« Cædimus inque vicem præbemus crura sagittis. » The mistake seemed so completely a lapse of the pen ( from the great similarity of the two words, and the total absence of error from the former pages of the literary leviathan ) that I should have passed it over as in the text, had I noť perceived in the Edinburgh Review much facetious exultation on all such detections, particularly a recent one, where words and syllables are subjects of disquisition and transposition, and the abovementioned parallel passage in my own case irresistibly propelled me to hint how mnch easier it is to be critical than correct. The gentlemen , having enjoyed many a triumph on such victories, will hardly begrudge me a slight ovation for the present.
stantinople , , it seems , at that period spoke a dialect , « which would not have disgraced the lips of an Athenian. » I do not know how that might be, but am sorry to say the ladies in general, and the Athenians in particular, are much altered; being far from choice either in their dialect or expressions, as the whole Attié race are barbarous to a proverb :
in Gibbon, vol. x. p. 161. is the following sentence :- The vnlgar dialect of the city was gross and barbarous, though the compositions of the church and palace sometimes aftected to copy the purity of the Attic models. » Whatever may be asserted on the subject, it is difficult to conceive that the « ladies of Constantinople, » in the reign of the last Cæsar, spoke a purer dialect than Anna Comnena wrote three centuries before : and those royal pages are not esteemed the best models of composition, although the princess gratia EIZEV AKPIBE Atlıx: (8ær. In the Fanal, and in Yanina, the best Greek is spoken : in the latter there is a flourishing school under the direction of Psalida.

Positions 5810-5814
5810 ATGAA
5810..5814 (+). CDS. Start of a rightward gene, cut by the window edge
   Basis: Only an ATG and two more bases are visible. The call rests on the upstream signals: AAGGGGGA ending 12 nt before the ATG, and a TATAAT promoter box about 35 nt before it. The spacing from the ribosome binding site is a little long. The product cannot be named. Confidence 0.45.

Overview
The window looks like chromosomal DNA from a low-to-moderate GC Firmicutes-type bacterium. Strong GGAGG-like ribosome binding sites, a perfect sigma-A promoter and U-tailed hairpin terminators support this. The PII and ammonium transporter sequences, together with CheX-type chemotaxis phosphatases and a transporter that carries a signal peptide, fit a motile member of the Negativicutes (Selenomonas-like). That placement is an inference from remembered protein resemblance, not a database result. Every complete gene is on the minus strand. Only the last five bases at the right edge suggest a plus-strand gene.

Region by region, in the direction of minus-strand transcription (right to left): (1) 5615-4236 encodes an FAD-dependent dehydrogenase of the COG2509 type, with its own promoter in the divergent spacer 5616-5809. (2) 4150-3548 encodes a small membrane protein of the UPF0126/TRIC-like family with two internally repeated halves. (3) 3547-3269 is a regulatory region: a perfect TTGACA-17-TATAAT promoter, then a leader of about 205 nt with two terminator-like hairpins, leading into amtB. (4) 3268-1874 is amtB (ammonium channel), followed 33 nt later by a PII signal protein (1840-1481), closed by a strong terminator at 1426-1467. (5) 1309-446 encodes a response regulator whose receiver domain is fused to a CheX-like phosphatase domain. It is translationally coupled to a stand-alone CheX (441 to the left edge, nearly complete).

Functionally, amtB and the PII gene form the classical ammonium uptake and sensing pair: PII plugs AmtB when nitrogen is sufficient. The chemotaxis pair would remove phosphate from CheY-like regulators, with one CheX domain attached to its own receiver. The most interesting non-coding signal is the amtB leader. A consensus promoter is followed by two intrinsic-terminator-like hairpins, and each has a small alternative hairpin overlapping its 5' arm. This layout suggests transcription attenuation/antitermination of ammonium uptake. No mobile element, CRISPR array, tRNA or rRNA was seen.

· There is now in Athens a pupil of Psalida's, who is making a to ur of observation through Greece : he is intelligent, and better educated than a fellow-commoner of most colleges. I mention this as a proof that the spirit of enquiry is not dormant amongst the Greeks:
The Reviewer mentions Mr. Wright, the author of he beautiful poem « Horæ Ionicæ, » as qualified to give details of these nomi
nal Romans and degenerate Greeks, and also of their language : but Mr. Wright, though a good poet and an able man , has made a mistake where he states the Albanian dialect of the Romaic to approximate nearest to the Hellenic : for the Albanians speak a Romaic as notoriously corrupt as the Scotch of Aberdeenshire, or the Ilalian of Naples. Yanina ( where , next to the Fanal, the Greek is purest ) allhough the capital of Ali Pacha’s dominions, is not in Albania